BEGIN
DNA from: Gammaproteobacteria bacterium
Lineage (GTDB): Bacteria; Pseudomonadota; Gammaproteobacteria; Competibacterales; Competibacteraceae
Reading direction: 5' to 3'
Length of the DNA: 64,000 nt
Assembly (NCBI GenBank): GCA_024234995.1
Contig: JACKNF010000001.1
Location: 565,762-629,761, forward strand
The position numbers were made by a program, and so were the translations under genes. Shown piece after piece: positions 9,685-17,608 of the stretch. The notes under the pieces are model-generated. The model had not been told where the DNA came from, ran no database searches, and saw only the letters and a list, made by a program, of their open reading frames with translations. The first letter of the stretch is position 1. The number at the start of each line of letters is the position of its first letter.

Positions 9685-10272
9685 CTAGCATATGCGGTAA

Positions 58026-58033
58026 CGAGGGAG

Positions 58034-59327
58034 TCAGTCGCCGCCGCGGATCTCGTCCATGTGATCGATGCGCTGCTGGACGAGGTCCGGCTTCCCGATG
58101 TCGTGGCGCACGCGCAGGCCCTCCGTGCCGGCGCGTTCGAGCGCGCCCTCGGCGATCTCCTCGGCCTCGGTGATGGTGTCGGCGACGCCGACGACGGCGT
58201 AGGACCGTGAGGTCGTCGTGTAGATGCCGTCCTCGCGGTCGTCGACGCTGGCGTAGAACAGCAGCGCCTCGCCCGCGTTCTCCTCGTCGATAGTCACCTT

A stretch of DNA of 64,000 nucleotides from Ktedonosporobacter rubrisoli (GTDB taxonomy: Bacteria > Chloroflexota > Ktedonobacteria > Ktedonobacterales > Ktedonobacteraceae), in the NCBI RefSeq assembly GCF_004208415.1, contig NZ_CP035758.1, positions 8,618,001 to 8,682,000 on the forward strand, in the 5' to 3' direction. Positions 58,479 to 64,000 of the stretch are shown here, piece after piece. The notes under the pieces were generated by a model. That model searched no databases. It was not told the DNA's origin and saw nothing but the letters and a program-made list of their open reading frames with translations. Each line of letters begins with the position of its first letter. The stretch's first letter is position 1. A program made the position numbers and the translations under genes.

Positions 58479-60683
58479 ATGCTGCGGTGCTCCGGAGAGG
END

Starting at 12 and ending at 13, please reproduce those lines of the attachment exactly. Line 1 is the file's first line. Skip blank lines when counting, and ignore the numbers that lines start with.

58026 CGAGGGAG

Positions 58034-59327